I went to school when paddling was still part of the education process. I was the recipient of a few deserved swats from my parents as a kid (thank you mom and dad for caring enough to discipline), but I was the recipient of exactly one paddling in my entire academic career. It came when I was in kindergarten and was, I assure you, entirely unjustified. The teacher who delivered my paddling wasn’t looking at the kids when he heard talking out of turn, he just stood up walked over to the group, told me to stand up and whacked my backside with his paddle right there in front of the class. The talking wasn’t me, I had been sitting quietly watching him and awaiting instruction. What a grave injustice! I remember the whole thing vividly to this day. But what are you going to do? Plead innocence? Complain? No, you just swallow your objection put your head down and get over it.
Years later I was 17 years old and went with my Kung Fu instructor back to that elementary school to teach an afterschool martial arts class for kids (helping my instructor to drum up some new business). At 17 I was 6’1” agile and ripped in a way that only people in their late teens seem to be. I had my Kung Fu uniform on and my long hair tied in a top knot (samurai style). Walking down the hallway who did I encounter? You guessed it, the very same teacher who had paddled me as a child. I walked up behind him and realizing I was now a head taller than him and considerably more physically imposing, I tapped him on the shoulder. Ah the power dynamics have changed! What to do? How to address my grievance? It went a little something like this:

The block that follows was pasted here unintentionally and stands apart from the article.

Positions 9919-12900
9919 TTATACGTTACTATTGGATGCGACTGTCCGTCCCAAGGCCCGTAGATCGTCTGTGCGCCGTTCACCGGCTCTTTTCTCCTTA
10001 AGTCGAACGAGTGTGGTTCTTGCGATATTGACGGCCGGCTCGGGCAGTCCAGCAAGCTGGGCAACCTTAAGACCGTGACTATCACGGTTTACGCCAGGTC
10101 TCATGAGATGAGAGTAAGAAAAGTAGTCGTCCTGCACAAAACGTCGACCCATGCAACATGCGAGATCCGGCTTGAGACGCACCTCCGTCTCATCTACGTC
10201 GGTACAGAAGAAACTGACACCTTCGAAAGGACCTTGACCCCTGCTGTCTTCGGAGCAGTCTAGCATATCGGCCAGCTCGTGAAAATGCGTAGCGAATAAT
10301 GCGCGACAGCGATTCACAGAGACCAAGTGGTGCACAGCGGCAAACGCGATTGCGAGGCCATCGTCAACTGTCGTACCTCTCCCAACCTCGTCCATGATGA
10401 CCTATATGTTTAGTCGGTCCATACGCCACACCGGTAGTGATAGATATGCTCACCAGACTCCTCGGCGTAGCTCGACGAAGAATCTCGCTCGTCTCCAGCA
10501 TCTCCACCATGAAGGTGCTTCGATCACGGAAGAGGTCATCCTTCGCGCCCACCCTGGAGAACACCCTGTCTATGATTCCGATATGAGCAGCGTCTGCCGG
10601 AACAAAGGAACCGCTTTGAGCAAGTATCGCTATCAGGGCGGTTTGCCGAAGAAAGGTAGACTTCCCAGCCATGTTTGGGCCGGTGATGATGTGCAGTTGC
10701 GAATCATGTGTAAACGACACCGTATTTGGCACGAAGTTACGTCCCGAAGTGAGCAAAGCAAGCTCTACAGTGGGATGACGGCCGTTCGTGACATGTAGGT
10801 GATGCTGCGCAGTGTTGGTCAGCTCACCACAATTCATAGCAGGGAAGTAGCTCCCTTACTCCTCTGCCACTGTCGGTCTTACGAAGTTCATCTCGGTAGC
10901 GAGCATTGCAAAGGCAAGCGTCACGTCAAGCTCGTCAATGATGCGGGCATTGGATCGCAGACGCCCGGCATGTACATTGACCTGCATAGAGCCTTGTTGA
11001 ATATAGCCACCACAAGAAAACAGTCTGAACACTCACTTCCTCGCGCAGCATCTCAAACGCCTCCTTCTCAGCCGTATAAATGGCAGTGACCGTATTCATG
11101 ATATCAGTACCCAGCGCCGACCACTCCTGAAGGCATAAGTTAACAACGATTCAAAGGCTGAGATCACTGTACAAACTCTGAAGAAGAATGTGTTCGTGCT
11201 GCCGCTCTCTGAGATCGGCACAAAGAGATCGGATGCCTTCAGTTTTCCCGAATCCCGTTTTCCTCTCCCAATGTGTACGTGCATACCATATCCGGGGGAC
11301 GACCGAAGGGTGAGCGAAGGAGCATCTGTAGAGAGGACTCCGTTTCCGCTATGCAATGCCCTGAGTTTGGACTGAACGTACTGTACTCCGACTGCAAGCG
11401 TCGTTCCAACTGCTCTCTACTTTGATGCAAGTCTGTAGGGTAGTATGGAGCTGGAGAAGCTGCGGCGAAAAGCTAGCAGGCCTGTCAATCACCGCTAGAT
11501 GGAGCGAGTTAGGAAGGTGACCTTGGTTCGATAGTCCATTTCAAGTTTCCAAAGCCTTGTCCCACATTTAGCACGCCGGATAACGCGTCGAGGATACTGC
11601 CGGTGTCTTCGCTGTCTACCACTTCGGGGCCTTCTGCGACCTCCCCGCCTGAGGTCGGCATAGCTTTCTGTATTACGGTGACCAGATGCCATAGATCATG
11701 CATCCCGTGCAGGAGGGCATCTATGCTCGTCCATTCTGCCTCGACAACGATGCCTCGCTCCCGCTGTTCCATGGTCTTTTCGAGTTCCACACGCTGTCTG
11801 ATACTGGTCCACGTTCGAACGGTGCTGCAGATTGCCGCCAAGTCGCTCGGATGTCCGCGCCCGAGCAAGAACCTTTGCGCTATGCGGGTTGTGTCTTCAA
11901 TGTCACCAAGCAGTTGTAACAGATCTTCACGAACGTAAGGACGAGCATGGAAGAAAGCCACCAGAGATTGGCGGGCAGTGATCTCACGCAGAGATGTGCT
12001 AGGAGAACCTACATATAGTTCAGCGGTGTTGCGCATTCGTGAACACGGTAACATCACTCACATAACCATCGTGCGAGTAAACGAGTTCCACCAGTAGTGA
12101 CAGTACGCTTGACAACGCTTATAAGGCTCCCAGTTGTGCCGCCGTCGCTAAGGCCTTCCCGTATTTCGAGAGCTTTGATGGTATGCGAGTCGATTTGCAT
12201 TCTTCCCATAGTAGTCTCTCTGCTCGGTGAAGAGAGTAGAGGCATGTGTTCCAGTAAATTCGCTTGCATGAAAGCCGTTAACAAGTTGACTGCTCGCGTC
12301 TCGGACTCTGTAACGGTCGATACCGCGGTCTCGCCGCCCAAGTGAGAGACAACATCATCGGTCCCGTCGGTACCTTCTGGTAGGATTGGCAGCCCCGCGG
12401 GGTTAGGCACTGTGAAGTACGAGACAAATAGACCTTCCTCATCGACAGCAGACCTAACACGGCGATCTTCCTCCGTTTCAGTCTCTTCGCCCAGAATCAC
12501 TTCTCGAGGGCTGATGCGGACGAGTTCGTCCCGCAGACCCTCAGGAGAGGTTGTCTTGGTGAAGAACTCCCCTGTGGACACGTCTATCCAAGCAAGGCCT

“You may not remember me, but I went to school here, and I want you to know that you gave me a swat when I was in kindergarten. The swat you gave me was entirely unjustified… I did nothing to deserve it some kids nearby me were making noise and you unfairly targeted me.”
He looked very uncomfortable and then said: “I’m terribly sorry about that”.
I let that hang in the air for a second before smiling and saying “no real harm done… I probably deserved it other times. Just wanted you to know.” Making him squirm for a moment felt okay but smiling with forgiveness evident felt… well, divine.
Christ followers have a forgiveness imperative, but vengeance and the desire for vengeance is a very strong human impulse. Making people pay is the plot of many movies and that thirst for vengeance can consume a great deal of our thinking when we feel we’ve been legitimately wronged or slighted. The leash that holds most people’s vengeance in check is their limited power. But introduce power and influence and what happens? Things can get ugly. An English Lord (Lord Action) popularized the phrase: “Power corrupts, absolute power corrupts absolutely.” We’ve all seen that principle in history’s most notorious tyrants and villains. I would say that this proverb tends to accurate with most humans. But occasionally you find a most Godly person who proves to be the exception: morally dependable even in a position of dominance. This week we’ll discuss that struggle in the life of Joseph. Responding with righteousness in a moment where vengeance is possible, is a hard yet rewarding moral trudge.